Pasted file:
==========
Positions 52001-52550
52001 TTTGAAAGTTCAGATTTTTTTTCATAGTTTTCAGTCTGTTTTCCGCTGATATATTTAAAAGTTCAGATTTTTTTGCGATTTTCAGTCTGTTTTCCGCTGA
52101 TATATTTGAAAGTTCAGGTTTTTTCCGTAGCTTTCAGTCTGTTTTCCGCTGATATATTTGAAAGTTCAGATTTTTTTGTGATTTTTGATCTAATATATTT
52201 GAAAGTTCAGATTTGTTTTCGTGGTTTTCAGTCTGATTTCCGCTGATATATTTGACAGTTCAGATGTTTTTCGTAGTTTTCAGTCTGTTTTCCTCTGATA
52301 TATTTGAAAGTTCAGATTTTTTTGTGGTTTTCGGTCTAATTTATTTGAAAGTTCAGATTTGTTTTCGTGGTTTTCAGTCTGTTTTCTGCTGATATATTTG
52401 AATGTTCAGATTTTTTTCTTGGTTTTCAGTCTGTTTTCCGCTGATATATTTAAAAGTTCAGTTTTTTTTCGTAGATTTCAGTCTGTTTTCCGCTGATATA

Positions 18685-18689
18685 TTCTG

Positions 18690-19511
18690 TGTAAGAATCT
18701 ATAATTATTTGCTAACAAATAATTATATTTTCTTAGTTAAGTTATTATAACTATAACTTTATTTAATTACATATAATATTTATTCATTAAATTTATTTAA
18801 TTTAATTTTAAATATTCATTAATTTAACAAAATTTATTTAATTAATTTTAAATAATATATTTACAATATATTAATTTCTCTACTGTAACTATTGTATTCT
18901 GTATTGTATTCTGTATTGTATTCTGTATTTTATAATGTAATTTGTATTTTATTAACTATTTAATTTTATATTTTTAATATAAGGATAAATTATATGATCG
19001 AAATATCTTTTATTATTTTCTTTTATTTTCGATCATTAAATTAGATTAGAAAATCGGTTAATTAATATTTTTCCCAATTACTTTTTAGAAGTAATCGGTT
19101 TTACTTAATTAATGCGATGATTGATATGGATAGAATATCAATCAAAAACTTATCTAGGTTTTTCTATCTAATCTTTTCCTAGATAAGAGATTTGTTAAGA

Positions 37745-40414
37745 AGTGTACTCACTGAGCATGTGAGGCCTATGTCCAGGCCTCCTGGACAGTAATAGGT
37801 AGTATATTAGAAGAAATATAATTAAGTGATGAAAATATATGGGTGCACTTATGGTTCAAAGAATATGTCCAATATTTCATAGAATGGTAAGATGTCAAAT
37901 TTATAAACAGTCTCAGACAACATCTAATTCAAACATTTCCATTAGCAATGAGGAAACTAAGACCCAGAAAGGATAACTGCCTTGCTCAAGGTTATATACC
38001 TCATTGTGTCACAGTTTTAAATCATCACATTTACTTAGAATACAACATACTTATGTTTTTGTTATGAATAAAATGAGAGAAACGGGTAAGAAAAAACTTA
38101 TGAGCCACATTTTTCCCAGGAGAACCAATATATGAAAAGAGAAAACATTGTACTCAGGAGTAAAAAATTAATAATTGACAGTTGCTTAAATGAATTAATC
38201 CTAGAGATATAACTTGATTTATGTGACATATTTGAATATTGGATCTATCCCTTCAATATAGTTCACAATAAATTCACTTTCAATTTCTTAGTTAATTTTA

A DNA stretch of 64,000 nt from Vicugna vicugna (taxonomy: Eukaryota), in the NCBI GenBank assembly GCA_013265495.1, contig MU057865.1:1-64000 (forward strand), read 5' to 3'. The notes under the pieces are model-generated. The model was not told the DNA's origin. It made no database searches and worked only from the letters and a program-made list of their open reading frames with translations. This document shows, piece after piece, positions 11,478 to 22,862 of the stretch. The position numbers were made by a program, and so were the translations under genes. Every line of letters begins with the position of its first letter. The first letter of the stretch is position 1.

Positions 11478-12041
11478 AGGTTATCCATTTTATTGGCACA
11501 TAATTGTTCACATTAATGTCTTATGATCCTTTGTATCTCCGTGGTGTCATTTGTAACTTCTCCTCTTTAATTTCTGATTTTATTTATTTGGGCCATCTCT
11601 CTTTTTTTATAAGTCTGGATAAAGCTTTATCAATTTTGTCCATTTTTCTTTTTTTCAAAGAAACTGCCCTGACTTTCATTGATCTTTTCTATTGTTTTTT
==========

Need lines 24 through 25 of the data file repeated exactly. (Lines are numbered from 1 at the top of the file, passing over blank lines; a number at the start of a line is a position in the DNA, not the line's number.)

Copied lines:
Positions 11478-12041
11478 AGGTTATCCATTTTATTGGCACA